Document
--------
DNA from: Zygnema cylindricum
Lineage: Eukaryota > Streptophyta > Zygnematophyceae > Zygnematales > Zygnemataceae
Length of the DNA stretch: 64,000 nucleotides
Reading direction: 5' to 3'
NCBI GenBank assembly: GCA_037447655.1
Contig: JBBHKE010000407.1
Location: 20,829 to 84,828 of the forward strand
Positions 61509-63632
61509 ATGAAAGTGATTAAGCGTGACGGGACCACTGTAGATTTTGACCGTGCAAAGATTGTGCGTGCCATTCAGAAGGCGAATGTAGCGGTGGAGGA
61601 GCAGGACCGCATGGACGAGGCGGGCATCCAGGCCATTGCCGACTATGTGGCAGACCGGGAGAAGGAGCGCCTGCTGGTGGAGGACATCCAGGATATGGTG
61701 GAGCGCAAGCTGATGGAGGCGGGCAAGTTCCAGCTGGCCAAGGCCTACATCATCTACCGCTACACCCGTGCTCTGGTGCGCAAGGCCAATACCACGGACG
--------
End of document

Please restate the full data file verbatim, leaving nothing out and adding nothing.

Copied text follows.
DNA from: Zygnema cylindricum
Lineage: Eukaryota > Streptophyta > Zygnematophyceae > Zygnematales > Zygnemataceae
Length of the DNA stretch: 64,000 nucleotides
Reading direction: 5' to 3'
NCBI GenBank assembly: GCA_037447655.1
Contig: JBBHKE010000407.1
Location: 20,829 to 84,828 of the forward strand
Positions 61509-63632
61509 ATGAAAGTGATTAAGCGTGACGGGACCACTGTAGATTTTGACCGTGCAAAGATTGTGCGTGCCATTCAGAAGGCGAATGTAGCGGTGGAGGA
61601 GCAGGACCGCATGGACGAGGCGGGCATCCAGGCCATTGCCGACTATGTGGCAGACCGGGAGAAGGAGCGCCTGCTGGTGGAGGACATCCAGGATATGGTG
61701 GAGCGCAAGCTGATGGAGGCGGGCAAGTTCCAGCTGGCCAAGGCCTACATCATCTACCGCTACACCCGTGCTCTGGTGCGCAAGGCCAATACCACGGACG